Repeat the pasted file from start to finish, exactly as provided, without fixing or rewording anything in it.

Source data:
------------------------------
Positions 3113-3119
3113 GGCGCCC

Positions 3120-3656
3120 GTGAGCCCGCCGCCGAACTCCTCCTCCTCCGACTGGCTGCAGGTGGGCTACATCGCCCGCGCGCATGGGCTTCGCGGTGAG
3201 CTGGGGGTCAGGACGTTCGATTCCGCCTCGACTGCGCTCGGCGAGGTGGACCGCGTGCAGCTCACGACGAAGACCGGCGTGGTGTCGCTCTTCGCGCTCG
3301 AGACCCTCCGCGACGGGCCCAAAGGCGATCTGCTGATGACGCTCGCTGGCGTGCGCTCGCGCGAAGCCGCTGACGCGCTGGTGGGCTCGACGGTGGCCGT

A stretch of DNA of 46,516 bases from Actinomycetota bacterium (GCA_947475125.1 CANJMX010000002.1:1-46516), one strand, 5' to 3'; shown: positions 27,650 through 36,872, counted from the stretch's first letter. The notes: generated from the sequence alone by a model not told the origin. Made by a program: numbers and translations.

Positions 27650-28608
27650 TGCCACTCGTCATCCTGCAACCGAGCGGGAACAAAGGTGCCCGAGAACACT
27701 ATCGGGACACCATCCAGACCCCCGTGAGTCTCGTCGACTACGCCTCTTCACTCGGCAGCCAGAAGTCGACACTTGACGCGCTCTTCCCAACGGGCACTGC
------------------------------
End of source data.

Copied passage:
Positions 3113-3119
3113 GGCGCCC

Positions 3120-3656
3120 GTGAGCCCGCCGCCGAACTCCTCCTCCTCCGACTGGCTGCAGGTGGGCTACATCGCCCGCGCGCATGGGCTTCGCGGTGAG
3201 CTGGGGGTCAGGACGTTCGATTCCGCCTCGACTGCGCTCGGCGAGGTGGACCGCGTGCAGCTCACGACGAAGACCGGCGTGGTGTCGCTCTTCGCGCTCG
3301 AGACCCTCCGCGACGGGCCCAAAGGCGATCTGCTGATGACGCTCGCTGGCGTGCGCTCGCGCGAAGCCGCTGACGCGCTGGTGGGCTCGACGGTGGCCGT

A stretch of DNA of 46,516 bases from Actinomycetota bacterium (GCA_947475125.1 CANJMX010000002.1:1-46516), one strand, 5' to 3'; shown: positions 27,650 through 36,872, counted from the stretch's first letter. The notes: generated from the sequence alone by a model not told the origin. Made by a program: numbers and translations.

Positions 27650-28608
27650 TGCCACTCGTCATCCTGCAACCGAGCGGGAACAAAGGTGCCCGAGAACACT
27701 ATCGGGACACCATCCAGACCCCCGTGAGTCTCGTCGACTACGCCTCTTCACTCGGCAGCCAGAAGTCGACACTTGACGCGCTCTTCCCAACGGGCACTGC